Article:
By now you should have a clear understanding of what rhetorical theory and criticism are and the uses they serve for the discipline as well as the world outside academia. We would like to conclude this chapter by detailing some of the current issues and questions occupying rhetorical scholars. As the examples are numerous, we will speak to three specific content areas: the study of social movements, political and campaign rhetoric, and studies of popular culture.
One of the exciting things about Communication is that is it has always been interested in the large sociopolitical issues facing society. Social change as it occurs through social movements is one such area of research. Think back to your history lessons concerning minority populations in the United States. Has the political status of women; African Americans; Asians; gays, lesbians, bisexual, and transgendered individuals always been what it is today? (We are not suggesting here that there is finally equality among people of various races, ethnicities, genders, or sexual orientations; only that it has been much worse.) How have those changes come about? Certainly laws and customs have changed in an attempt to provide more equal access to resources and opportunities. But prior to such legislative changes a change in attitude was necessary. Here is where social movement rhetoric played a vital role in changes our nation’s history. The rhetoric of leaders such as Martin Luther King Jr., Malcolm X, Sojourner Truth, Elizabeth Cady Stanton, Caesar Chavez have all been influential in changing attitudes. Scholars interested in these issues study the discourse of the leaders (i.e. their speeches) as well as the rhetorical vision they create for their audience. Moreover, they also attempt to learn from the past about what sort of rhetorical strategies will be successful in contemporary and future movements. As Bowers, Ochs, and Jensen explain, "one of the goals of studying social movements is to make predictions" (141).
Another area of research that falls within the scope of rhetorical theory and criticism is that of public address. This area is concerned with politics and political oratory. Some students of rhetoric may go onto careers in speech writing and campaign design on the behalf of political candidates. In this context they are able to utilize their skills in rhetoric and persuasion to answer the challenge of, how can I get people to vote for a particular candidate. Kathleen Hall Jamison is an example of such a person. She worked on the Dukakis presidential campaign and has authored several books in this area. Similarly, one might be in the business of analyzing political speeches and offering suggestions about what is effective and ineffective in a politician’s rhetoric.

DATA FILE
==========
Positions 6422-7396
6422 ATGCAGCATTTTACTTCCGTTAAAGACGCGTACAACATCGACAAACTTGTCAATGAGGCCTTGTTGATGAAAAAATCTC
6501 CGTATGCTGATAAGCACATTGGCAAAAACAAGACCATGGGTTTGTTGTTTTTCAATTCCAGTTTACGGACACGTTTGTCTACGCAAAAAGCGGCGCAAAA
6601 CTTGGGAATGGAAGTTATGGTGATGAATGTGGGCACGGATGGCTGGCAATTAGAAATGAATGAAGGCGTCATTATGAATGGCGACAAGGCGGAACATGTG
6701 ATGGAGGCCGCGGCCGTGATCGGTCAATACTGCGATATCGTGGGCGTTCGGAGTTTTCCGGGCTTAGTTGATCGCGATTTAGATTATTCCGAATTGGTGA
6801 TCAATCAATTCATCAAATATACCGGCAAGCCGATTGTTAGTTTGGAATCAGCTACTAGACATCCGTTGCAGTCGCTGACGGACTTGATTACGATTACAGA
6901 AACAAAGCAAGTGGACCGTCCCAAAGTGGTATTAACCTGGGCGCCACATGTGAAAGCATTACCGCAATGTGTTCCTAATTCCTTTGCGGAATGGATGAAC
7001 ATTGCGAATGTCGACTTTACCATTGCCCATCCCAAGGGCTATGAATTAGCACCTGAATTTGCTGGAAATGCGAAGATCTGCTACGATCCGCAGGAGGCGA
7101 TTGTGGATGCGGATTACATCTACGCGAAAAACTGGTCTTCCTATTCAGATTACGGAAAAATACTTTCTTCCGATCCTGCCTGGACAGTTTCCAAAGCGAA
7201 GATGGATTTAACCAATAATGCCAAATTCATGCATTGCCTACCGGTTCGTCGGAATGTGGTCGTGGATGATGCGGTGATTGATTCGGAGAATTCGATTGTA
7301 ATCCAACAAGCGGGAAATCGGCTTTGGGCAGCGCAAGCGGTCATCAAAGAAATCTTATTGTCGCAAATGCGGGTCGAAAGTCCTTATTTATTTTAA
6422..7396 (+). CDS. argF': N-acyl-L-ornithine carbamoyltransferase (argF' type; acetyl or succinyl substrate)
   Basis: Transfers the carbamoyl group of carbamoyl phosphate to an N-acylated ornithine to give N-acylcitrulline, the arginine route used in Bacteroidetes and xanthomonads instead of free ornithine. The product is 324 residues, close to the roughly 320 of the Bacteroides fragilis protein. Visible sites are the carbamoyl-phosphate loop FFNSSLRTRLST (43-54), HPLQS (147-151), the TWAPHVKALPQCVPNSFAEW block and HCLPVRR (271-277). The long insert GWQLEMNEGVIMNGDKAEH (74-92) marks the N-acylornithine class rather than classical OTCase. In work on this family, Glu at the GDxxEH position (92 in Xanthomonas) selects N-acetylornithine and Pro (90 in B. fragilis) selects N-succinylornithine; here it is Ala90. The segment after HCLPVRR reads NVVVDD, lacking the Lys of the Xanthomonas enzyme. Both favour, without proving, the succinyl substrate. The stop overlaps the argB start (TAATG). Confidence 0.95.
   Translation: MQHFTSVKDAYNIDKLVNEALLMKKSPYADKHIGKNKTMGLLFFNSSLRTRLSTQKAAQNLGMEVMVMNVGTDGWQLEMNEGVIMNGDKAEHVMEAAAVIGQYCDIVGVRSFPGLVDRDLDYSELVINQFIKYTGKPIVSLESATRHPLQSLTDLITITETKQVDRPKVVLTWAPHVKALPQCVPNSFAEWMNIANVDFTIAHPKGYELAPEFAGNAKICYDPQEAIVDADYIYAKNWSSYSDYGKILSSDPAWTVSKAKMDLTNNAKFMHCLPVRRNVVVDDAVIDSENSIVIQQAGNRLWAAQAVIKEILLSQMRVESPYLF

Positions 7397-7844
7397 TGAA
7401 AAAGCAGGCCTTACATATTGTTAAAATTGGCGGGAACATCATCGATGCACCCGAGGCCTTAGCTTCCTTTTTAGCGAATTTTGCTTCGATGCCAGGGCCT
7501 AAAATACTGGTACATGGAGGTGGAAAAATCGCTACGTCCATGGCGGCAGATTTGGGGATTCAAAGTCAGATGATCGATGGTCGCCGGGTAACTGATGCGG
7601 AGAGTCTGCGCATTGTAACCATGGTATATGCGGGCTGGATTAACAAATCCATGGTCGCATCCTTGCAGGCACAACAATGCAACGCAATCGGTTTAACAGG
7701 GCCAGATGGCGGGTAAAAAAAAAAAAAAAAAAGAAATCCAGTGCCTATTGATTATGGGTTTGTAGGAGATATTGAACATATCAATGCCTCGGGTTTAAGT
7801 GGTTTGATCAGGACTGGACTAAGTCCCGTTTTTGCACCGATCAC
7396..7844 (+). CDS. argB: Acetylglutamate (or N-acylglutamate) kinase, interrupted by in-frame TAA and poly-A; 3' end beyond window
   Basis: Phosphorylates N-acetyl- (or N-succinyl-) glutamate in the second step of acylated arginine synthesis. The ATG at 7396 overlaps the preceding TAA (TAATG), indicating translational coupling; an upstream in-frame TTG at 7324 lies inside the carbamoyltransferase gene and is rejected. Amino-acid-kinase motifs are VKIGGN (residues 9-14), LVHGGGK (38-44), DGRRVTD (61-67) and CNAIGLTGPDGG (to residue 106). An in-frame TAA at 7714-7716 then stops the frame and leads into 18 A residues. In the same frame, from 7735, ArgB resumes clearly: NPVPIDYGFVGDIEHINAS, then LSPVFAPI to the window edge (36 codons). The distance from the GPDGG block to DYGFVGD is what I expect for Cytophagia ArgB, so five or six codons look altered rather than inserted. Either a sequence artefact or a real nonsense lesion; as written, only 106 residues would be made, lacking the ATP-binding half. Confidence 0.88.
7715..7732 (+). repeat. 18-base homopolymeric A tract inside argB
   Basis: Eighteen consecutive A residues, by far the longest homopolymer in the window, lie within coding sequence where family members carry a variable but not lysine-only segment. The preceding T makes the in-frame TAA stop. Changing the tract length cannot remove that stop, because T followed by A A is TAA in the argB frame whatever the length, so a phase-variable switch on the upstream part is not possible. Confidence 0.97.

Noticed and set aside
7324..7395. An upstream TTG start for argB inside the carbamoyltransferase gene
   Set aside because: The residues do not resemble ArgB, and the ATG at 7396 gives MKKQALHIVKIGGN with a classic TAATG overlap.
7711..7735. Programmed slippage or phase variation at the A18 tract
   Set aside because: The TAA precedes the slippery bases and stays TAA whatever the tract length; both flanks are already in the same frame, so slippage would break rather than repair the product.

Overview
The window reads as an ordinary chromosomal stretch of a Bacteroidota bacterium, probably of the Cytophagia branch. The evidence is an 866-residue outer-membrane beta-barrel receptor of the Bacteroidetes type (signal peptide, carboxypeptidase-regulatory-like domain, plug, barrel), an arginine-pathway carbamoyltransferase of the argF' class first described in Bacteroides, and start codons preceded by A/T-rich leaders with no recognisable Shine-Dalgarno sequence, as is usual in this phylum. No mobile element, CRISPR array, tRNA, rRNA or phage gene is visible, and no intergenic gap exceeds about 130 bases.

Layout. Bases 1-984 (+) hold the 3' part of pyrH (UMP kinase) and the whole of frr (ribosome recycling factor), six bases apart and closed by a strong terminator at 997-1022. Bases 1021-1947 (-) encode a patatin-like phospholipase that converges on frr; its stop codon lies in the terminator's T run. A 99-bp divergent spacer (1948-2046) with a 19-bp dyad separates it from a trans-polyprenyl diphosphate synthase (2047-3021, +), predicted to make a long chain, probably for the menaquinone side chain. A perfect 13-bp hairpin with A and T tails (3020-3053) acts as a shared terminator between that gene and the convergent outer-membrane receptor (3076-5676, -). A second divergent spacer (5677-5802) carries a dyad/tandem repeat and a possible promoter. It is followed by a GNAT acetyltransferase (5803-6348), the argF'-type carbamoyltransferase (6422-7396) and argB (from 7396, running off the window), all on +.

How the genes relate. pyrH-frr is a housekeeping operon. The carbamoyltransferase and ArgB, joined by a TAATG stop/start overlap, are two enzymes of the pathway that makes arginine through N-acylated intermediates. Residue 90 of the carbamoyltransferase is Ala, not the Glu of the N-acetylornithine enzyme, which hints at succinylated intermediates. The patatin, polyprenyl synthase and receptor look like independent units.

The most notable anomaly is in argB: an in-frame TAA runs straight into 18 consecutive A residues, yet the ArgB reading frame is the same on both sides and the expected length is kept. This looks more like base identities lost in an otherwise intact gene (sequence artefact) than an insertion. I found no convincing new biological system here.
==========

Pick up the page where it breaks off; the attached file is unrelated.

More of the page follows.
The study and critique of popular culture is something that most, if not all, of us participate in at some level. Do you ever watch music videos with your friends and comment on the use of some of the images? Do you look forward to the commercials during the Super Bowl to see the latest and innovative advertising techniques? As you watch, critique, and analyze these images, you are beginning the process of rhetorical criticism. The only difference between you and the professional critic (beside lots of schooling) is that the professional critic has decided to make his or her analysis systematic. This is accomplished by employing one of the formal methods discussed earlier, such as the pentad or a feminist critique. As most people participate in some form of popular culture such as television, films, music, sports, or fashion, you can see the potential impact that popular culture messages and images have on a society. Thus, scholars of popular culture feel it is important to pay critical attention to them rather than dismiss them as trivial.
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